Death’s Sting Is Drawn
Most recent generations have exhibited a widespread unwillingness to face the reality of death, and perhaps none more so than ours. People constantly attempt to cover it up or to ignore its existence in the hope that perhaps it will just go away. But of all people, Christians ought to be prepared to do what many will not: look death full in the face and acknowledge that there is no way to deny it and there is no way to escape it—but that there is also no need to, for it has been defeated.
Indeed, Christianity changes the way we view everything. The Bible confronts us with the reality that life is brief, death is certain, and judgment awaits. But we also have within the Scriptures clear, wonderful, and guiding statements concerning how to think of a believer’s death.
For the Christian, death’s sting is drawn. Consider it in this way: if you’ve ever gone outside with a little one and an angry wasp comes around, you will purposely put yourself between the child and the wasp to take or “draw” the sting. Once that’s done, the child has nothing to fear. So Jesus, through His work on the cross, has dealt with the penalty of our sin. He has broken the bondage of sin’s power in our lives. He has drawn the sting of sin and death. Christ’s victory is our victory; death has been defeated. We shall still experience death, but we shall pass through it. It shall not claim us.
Scripture uses the picture of sleep to describe a Christian who has died, for sleep is a temporary, not a permanent, state. And it uses it in relationship to our bodies, not our souls. In one of his letters to the Thessalonians, Paul says, “Since we believe that Jesus died and rose again, even so, through Jesus, God will bring with him those who have fallen asleep” (1 Thessalonians 4:14). In other words, we may say to Jesus what many young children say to their moms or dads at bedtime: “Will you stay with me while I fall asleep?” And Jesus says, Yes, I will. But even better than that, I will be with you in that sleep. To fall asleep—to die—in Christ means we are ushered immediately into His presence, into the enjoyment of the Lord in glory.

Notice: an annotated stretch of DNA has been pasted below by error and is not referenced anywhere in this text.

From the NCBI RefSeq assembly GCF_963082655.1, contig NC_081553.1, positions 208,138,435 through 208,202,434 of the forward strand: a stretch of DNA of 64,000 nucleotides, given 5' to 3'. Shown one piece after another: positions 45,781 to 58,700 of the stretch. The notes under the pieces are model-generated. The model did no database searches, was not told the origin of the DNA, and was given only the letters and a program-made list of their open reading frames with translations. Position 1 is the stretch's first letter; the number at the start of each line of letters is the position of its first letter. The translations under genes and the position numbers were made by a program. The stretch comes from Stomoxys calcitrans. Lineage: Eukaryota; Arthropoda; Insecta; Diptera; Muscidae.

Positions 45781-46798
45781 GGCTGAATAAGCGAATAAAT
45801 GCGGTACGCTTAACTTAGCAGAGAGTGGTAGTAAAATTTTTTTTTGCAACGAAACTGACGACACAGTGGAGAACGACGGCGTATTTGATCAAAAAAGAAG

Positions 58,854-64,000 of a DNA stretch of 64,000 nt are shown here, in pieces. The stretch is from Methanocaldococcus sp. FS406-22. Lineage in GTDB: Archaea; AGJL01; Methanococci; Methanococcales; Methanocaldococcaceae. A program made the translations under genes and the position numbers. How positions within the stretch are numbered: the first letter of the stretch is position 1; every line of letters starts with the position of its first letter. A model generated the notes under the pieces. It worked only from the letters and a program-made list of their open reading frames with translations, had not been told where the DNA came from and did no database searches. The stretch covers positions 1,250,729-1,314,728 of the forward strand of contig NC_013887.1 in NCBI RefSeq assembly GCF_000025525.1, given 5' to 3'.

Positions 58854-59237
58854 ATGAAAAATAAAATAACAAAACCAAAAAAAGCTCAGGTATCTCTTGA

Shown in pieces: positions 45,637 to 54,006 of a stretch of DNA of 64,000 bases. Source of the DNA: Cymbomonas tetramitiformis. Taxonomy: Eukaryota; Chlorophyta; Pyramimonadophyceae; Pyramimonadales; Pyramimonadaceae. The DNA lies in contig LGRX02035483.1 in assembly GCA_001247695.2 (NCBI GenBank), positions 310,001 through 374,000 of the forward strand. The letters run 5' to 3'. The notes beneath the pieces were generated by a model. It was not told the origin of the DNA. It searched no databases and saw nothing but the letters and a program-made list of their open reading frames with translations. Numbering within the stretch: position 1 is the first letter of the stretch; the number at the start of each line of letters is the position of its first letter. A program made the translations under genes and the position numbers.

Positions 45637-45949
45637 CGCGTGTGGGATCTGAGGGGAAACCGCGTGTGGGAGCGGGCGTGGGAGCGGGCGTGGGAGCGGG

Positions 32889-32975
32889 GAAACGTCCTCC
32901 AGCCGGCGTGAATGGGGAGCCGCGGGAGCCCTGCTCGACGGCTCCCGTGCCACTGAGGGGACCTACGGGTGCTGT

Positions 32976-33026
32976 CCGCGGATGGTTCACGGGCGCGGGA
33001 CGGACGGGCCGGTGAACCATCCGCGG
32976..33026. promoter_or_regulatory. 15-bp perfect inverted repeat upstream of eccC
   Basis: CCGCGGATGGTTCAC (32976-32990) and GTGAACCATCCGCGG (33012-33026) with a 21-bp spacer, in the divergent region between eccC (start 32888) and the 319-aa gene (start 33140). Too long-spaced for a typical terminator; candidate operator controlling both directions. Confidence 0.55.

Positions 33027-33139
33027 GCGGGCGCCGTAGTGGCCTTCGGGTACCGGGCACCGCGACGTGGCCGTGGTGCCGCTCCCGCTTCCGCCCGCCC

Jesus is alive, and every new day can remind us of His resurrection. Every morning, we awaken to a new sunrise as a reminder of that glorious day when the trumpet will sound, the dead in Christ will rise first, and all who are alive and remain on earth will be caught up together with them. As believers, we have been born again with the living hope that because Jesus Christ was victorious over the grave, we will forever be with Him. That is how we look at death: we look through it. And once we are able to die without fear, we are able to live without it too.
To the Church in Philadelphia
7“And to the angel of the church in Philadelphia write: ‘The words of the holy one, the true one, who has the key of David, who opens and no one will shut, who shuts and no one opens.
8“‘I know your works. Behold, I have set before you an open door, which no one is able to shut. I know that you have but little power, and yet you have kept my word and have not denied my name. 9Behold, I will make those of the synagogue of Satan who say that they are Jews and are not, but lie—behold, I will make them come and bow down before your feet, and they will learn that I have loved you. 10Because you have kept my word about patient endurance, I will keep you from the hour of trial that is coming on the whole world, to try those who dwell on the earth. 11I am coming soon. Hold fast what you have, so that no one may seize your crown. 12The one who conquers, I will make him a pillar in the temple of my God. Never shall he go out of it, and I will write on him the name of my God, and the name of the city of my God, the new Jerusalem, which comes down from my God out of heaven, and my own new name. 13He who has an ear, let him hear what the Spirit says to the churches.’
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